Re: Correct my mistakes

Postby isusbellus » 2016-09-01, 10:16

https://www.facebook.com/groups/flest/

Thats me asking.. I have problem beeing anonymous :D Join the group
 (sv) Native  (fi) B1  (et) A1  (en) Depends, my pronunciation is bad

User avatar
ainurakne
Posts: 566
Joined: 2012-02-16, 22:09
Gender: male
Country: EE Estonia (Eesti)

Re: Correct my mistakes

Postby ainurakne » 2016-09-01, 19:35

Võin vaadata filme ja telesarju ilma subtiitriteta. Oskan lugeda tekste nüüd eesti keeles.
More natural would be "Oskan nüüd eestikeelseid tekste lugeda."
Ei veel. Ma tahan reisida Riiasse/Riiga
More neutral would be "Veel mitte."
Taani keel (vabandage). Tahan õppida gröönimaa keelt, aga peaaegu kõik materjalid (/kogu materjal) on taani keeles. Ma ei saa kõigest aru ja see ärritab.

Telefoniga rääkimine on piinlik. Praktikal intervjuu läks valesti kunagi.
More natural would be "Praktikal läks kunagi intervjuu valesti." or "Kunagi läks praktikal intervjuu valesti."
Kunagi üks mees oli kade minu peale.
More natural would be "Kunagi oli üks mees minu peale kade."
Asun Soomes, aga ma ei räägi soome keelt iga päev.
If you meant that you live in Finland then "Elan Soomes ...";
"Asun Soomes" is more like "I am in Finland" or "I am located in Finland"
Ma olen väsinud õhtuti ja ei oska mitut keelt.
What exactly do you mean by this sentence. Should there be some kind of connection between the two parts of the sentence or are you just naming two different things?
Also, "ei oska mitut keelt" translates mostly to "can't speak more than one language" (mitu - more than one, many), but you have said that you do speak more than one language. :hmm:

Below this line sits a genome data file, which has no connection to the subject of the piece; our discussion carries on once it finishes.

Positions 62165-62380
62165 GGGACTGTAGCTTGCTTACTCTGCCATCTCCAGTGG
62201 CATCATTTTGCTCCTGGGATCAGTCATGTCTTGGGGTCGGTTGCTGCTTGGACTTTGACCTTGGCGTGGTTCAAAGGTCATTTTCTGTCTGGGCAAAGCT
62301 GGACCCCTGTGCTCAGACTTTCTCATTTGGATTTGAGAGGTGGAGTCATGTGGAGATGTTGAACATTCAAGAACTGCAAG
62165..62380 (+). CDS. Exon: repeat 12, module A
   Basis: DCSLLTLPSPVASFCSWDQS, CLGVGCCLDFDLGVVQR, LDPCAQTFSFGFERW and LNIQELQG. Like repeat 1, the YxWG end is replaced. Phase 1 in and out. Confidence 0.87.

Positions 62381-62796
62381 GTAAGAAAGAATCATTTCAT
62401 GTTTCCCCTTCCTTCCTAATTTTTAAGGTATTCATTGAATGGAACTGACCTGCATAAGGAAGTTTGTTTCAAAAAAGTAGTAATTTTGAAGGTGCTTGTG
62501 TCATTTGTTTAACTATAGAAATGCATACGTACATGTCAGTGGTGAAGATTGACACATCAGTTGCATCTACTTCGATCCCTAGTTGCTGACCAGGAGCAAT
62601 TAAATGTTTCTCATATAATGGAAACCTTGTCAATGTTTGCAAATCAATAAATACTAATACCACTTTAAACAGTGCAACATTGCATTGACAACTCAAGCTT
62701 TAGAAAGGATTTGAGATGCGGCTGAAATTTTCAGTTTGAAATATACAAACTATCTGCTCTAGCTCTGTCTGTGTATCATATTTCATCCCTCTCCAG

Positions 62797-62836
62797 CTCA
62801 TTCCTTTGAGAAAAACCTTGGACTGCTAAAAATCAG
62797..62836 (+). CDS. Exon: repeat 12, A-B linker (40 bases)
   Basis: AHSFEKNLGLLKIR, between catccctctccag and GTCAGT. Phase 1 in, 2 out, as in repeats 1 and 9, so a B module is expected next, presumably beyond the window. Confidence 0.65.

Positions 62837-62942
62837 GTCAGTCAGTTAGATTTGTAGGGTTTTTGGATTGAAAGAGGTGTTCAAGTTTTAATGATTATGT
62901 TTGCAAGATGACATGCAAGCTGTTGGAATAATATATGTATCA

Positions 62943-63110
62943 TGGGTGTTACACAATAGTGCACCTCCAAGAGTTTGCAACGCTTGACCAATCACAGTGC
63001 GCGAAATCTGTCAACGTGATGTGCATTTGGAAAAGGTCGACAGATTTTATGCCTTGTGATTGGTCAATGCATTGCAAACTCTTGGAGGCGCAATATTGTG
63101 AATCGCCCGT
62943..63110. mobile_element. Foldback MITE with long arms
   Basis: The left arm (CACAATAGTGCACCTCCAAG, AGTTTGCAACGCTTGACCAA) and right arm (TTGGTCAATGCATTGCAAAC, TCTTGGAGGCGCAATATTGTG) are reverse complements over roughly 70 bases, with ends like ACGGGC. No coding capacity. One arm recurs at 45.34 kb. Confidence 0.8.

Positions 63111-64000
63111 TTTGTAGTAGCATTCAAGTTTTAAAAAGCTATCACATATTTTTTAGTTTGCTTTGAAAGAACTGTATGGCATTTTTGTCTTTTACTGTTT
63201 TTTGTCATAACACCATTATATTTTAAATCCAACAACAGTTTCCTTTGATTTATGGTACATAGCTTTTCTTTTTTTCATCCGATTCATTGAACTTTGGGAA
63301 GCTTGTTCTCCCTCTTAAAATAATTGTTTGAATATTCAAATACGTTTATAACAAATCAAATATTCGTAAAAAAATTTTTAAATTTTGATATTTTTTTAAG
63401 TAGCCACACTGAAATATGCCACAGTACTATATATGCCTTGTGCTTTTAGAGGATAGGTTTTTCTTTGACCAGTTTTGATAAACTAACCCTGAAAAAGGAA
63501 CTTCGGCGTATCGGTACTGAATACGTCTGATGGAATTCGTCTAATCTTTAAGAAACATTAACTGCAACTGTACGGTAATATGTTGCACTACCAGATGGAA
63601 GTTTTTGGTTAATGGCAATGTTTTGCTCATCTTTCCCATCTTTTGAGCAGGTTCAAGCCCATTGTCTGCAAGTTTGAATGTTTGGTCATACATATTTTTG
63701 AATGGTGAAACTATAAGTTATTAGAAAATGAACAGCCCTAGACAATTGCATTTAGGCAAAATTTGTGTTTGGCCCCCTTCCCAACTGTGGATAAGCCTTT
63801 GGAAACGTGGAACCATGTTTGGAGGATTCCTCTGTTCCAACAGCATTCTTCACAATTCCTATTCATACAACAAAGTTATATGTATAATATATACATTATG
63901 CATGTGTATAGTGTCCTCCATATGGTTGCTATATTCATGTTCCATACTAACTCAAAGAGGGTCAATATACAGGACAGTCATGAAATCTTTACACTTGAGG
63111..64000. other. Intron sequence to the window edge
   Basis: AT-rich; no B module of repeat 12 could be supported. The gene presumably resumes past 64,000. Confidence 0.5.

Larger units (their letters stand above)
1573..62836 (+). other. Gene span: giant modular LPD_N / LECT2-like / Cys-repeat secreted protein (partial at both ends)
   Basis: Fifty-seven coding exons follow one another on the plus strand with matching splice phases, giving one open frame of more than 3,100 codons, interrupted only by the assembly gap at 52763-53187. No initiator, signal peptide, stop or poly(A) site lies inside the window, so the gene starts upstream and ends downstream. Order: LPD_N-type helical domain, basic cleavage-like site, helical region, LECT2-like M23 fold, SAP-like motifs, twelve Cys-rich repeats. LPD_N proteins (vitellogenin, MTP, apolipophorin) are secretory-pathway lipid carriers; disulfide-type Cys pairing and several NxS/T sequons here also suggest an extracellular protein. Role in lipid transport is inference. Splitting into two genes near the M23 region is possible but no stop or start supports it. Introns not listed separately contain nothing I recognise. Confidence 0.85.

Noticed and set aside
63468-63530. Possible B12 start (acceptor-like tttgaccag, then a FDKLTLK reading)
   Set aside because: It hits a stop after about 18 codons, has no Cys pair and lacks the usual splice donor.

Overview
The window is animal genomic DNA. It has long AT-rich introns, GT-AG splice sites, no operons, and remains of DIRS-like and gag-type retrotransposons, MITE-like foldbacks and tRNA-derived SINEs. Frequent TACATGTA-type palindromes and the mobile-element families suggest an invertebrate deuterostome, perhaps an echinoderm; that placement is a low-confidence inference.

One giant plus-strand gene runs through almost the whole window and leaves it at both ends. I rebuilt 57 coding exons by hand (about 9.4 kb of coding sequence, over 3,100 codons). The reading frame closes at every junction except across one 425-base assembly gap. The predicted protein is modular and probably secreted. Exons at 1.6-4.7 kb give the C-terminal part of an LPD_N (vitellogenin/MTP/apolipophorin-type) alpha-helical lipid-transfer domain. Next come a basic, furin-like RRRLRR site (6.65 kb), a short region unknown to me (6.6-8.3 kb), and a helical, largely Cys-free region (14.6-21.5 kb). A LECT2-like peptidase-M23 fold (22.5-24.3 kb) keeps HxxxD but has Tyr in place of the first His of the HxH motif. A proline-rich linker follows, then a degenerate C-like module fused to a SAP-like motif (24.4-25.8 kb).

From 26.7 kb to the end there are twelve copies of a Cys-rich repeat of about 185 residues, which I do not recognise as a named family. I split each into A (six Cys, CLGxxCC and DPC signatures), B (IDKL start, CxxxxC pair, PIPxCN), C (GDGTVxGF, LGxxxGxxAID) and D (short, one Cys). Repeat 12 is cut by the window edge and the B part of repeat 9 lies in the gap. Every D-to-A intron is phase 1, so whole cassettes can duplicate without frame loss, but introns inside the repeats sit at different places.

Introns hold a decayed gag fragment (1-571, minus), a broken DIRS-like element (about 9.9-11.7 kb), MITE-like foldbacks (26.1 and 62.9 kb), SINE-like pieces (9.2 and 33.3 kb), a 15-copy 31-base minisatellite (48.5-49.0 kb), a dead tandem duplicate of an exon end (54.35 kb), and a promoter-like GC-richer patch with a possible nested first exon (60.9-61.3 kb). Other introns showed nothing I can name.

Although, it could also mean that "there are many languages that you don't speak". Is that what you meant?
If so, then better would be to use plural "ei oska mitmeid keeli" or even better and less ambiguous "on keeli, mida ma ei oska".

Naava wrote:I wonder how to say that in Estonian - ta oli kade, sest ma oskan rääkida rohkem kui üht keelt?
Yes.
Or "ta oli kade, kuna oskan rohkem kui üht(e) keelt."
Or "ta oli kade, kuna räägin rohkem kui üht(e) keelt."
Eesti keel (et) native, English (en) I can manage, Suomi (fi) trying to learn, Pусский (ru)&Deutsch (de) unfortunately, slowly fading away

isusbellus
Posts: 40
Joined: 2016-04-07, 17:34
Real Name: Isabella
Gender: female
Country: FI Finland (Suomi)

Re: Correct my mistakes

Postby isusbellus » 2016-09-02, 12:04

well.. I think I have to read my grammar book, page by page and not skipping anything
 (sv) Native  (fi) B1  (et) A1  (en) Depends, my pronunciation is bad

User avatar
Naava
Posts: 236
Joined: 2012-01-17, 20:24
Gender: female
Country: FI Finland (Suomi)

Re: Correct my mistakes

Postby Naava » 2016-09-03, 16:19

ainurakne wrote:Or "ta oli kade, kuna oskan rohkem kui üht(e) keelt."
Or "ta oli kade, kuna räägin rohkem kui üht(e) keelt."

What is this (e) here? When is it used? Is it more common to say ühte than üht? Is it used everywhere in Estonia or is it a dialect feature or something like that?

isusbellus wrote:well.. I think I have to read my grammar book, page by page and not skipping anything

Imo you did well! At least much better than I did after 8 years of studying Swedish... :mrgreen: Not that grammar would be useless to anyone, but you tried and that's important.
native:  (fi)
speaks more or less fluently:  (en)
can talk about weird topics in:  (sv)
learning process started:  (ru) &  (et)

isusbellus
Posts: 40
Joined: 2016-04-07, 17:34
Real Name: Isabella
Gender: female
Country: FI Finland (Suomi)

Re: Correct my mistakes

Postby isusbellus » 2016-09-03, 18:43

well.. I think I have to read my grammar book, page by page and not skipping anything[/quote]
Imo you did well! At least much better than I did after 8 years of studying Swedish... :mrgreen: Not that grammar would be useless to anyone, but you tried and that's important

Aitäh, Thanks :)
 (sv) Native  (fi) B1  (et) A1  (en) Depends, my pronunciation is bad

User avatar